Volume 91, Issue 95
Friday, March 27, 1998
By John Intini
In a quest for perfection, Stavros Theodoropoulos, master tailor, appears to have been left behind by the clothing industry's larger suit manufacturers, yet the Danny Devito look-a-like firmly stands behind a product which has made him the last custom suit tailor on Canadian soil.
Custom suits have been a way of life for Theodoropoulos, 68, for as long as he can remember. While living in Greece, Theodoropoulos went to tailoring school at the young age of 14 and was able to make an entire suit from scratch by the time he was 21.
In 1959 he moved to Canada, but after spending a few years working, he became homesick. "It was boring in Canada. I was young with dreams and Canada was not fun for me. I liked to party and drink and Toronto was dull at the time."
Theodoropoulos returned to his homeland and opened a shop in Athens, experiencing great success until a military coup forced him to close.
"The tanks weren't good for business," he says. "I had a family by 1969 and I thought Toronto would be a place for me to finally start my life."
Moving to Canada for a second time, Theodoropoulos settled in Toronto. Although he now has two shops, he still occupies 95 Cumberland Street, the location he's worked out of since 1973. His second shop is situated on Church Street.
Although all suits are made by one of his 10 tailors who range in age from 55 to 73, Theodoropoulos inspects every collar, cuff, fold and stitch of the approximately 300 suits his two shops create each year. Each suit takes about 30 hours to complete, all done on a few old sewing machines.
"All my tailors are architects. In order to create the perfect garment one must become one with both the mind and body of the customer," Theodoropoulos says. "Each man has a distinct shape, whether he be tall or stout, or maybe he has a stooped shoulder. An eighth of an inch can be the difference between a good looking suit and one of my great suits."
This attention to detail is what makes Theodoropoulos' suits different from most suits sold today. In a world controlled by computers, most companies have succumbed to the pressure of 'rack ready' garments which lack any custom design.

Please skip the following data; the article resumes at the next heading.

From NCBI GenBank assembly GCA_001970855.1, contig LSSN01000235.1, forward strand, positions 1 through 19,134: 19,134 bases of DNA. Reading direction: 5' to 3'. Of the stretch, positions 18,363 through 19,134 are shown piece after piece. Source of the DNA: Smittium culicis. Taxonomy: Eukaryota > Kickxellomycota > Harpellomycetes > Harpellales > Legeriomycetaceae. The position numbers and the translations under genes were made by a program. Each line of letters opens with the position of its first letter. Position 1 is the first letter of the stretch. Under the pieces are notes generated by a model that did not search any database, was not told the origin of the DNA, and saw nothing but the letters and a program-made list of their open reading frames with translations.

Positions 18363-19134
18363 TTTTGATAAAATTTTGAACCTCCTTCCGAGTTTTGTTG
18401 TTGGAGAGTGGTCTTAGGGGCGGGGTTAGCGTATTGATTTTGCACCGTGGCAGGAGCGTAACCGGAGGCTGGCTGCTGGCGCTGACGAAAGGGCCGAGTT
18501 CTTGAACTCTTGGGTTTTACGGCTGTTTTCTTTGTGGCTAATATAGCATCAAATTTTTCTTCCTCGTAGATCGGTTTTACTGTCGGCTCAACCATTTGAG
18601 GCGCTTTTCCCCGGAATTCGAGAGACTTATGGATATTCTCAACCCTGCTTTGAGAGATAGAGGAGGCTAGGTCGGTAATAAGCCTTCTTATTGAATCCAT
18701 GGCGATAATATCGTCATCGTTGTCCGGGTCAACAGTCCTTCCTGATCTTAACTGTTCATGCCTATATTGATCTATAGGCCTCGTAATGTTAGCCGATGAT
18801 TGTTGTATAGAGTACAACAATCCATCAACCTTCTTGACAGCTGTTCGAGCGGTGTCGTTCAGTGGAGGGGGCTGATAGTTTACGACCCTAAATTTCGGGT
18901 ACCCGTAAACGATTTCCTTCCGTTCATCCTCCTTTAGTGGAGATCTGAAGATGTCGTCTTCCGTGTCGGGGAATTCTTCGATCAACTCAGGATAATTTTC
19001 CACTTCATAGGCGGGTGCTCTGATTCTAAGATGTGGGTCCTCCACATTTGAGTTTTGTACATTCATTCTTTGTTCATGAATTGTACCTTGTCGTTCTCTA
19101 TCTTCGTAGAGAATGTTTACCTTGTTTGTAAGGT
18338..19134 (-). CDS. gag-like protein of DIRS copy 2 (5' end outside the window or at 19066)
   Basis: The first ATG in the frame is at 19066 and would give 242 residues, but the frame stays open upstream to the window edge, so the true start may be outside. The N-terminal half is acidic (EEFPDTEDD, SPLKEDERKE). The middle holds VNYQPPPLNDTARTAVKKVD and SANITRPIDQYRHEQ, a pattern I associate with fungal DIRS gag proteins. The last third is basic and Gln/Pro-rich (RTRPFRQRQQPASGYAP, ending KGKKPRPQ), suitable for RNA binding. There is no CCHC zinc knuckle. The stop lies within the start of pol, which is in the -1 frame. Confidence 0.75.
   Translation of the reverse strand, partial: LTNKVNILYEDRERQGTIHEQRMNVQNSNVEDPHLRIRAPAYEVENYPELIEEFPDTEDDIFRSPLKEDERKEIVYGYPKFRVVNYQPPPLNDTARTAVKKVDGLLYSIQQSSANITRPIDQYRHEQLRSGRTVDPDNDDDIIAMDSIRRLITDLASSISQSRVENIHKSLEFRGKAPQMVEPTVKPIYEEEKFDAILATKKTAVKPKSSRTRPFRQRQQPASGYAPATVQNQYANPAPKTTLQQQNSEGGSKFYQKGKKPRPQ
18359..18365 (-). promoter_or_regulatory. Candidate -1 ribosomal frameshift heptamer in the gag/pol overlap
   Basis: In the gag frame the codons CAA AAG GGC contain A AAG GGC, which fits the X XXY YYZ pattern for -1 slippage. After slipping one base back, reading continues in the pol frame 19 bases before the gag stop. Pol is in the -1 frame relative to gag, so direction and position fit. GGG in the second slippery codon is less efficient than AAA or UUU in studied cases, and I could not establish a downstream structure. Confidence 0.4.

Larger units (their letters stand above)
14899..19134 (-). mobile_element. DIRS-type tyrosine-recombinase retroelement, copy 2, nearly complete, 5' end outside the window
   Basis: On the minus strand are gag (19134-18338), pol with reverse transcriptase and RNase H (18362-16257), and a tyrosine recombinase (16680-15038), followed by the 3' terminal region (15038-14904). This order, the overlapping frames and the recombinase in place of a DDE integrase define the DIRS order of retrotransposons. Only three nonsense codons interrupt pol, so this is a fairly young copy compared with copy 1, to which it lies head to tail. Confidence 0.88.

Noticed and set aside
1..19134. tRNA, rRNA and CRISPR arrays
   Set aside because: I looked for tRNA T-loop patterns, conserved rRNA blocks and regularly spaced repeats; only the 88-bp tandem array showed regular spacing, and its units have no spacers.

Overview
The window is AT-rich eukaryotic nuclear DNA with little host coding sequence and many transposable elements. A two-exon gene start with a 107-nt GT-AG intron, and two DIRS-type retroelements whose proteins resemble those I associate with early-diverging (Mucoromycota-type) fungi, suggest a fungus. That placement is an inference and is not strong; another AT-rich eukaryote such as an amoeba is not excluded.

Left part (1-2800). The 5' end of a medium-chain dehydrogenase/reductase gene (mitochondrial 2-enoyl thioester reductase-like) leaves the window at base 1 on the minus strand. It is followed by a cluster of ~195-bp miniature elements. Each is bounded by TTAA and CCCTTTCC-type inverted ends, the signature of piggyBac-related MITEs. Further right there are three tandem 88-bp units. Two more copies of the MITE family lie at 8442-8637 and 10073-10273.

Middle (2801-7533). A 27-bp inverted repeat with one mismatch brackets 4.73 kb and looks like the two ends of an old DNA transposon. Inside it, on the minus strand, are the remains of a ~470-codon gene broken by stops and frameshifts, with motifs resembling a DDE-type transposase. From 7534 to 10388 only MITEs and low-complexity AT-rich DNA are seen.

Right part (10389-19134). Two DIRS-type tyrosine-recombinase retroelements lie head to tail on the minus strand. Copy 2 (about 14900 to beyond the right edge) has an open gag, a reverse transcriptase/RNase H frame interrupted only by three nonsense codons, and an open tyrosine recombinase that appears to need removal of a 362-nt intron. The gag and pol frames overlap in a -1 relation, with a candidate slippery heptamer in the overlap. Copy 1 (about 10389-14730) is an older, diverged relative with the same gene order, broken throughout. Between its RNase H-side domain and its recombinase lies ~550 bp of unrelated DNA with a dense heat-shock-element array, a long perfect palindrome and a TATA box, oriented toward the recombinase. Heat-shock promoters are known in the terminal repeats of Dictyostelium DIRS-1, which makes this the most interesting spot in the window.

However, simple economics show that custom suits are not for everyone. The suits range in price from $1,000 to as much as $5,000 which makes it clear that having a perfect suit might not be in everyone's budget.
This is probably why the majority of Theodoropoulos' suits are often sold to bank managers and other high rollers in the business world who have pockets deep enough to afford fine European material that can cost upwards of $500 a yard.
Advertising is one of the most interesting aspects of Theodoropoulos' business. The majority his of advertising comes from word of mouth and stories about his company in newspapers and magazines.
"Why advertise when the product speaks for itself?" he boastfully asks. When people wear my suits to parties or to work they're often asked about the garment. Even from a distance it looks like a fine piece of art."
Theodoropoulos admits he worries about the future of the business since no schools are teaching the tailoring trade. He feels as the industry continues to be influenced by computers, custom suits will slowly become a dinosaur.
"There are very few true tailors anymore," Theodoropoulos says, adding there are only around 10 master tailors left in North America. "It is great for me right now since I have little competition but the art is dying and will not be passed on for other generations to enjoy."
Both competitors, Tip Top, a popular retail chain, and Harry Rosen, who owns the famous menswear company, agree that computers have changed the industry.
However, Rosen concedes that the work of Theodoropoulos is impeccable and unique; he disagrees with his long-time friend on the notion that the industry is on its last breath.
"There is no way that custom tailoring is dying," Rosen says. "In fact it is enjoying a revival as there appears to be a greater demand for higher grade clothing."
Rosen says the revival can be attributed for the most part to the universality of tailoring which has moved from its European and British roots to China. He claims the Chinese have the manual dexterity and skill to truly revolutionize custom suit making, but currently lack the aesthetics needed to be great.
"I have a Chinese tailor whose work is incredible," Rosen says. "His only weakness is that he lacks the style and flare of the Italians. Other than that his work is remarkable."
Whether the business is dying or not, Theodoropoulos maintains that his work is not complete until he provides a perfect suit to each of his distinguished customers.
"As long as each man is different and wants perfection, I will give it to him."
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